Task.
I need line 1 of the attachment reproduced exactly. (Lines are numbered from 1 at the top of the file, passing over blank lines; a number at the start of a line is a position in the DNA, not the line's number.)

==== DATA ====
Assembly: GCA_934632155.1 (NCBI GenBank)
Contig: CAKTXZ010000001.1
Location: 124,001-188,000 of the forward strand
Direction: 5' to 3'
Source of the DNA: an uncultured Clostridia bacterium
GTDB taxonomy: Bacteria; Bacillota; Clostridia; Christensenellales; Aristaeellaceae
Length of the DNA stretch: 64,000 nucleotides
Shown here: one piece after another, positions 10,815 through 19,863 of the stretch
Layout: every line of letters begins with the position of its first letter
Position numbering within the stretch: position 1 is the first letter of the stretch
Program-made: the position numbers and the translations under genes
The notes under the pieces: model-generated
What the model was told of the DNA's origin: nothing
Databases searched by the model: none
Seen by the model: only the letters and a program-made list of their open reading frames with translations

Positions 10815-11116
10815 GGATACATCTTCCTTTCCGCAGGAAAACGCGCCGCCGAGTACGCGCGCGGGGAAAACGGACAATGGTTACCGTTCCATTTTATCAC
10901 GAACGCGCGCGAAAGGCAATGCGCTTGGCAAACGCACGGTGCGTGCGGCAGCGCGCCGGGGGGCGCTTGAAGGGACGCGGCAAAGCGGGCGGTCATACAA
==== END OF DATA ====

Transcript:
Assembly: GCA_934632155.1 (NCBI GenBank)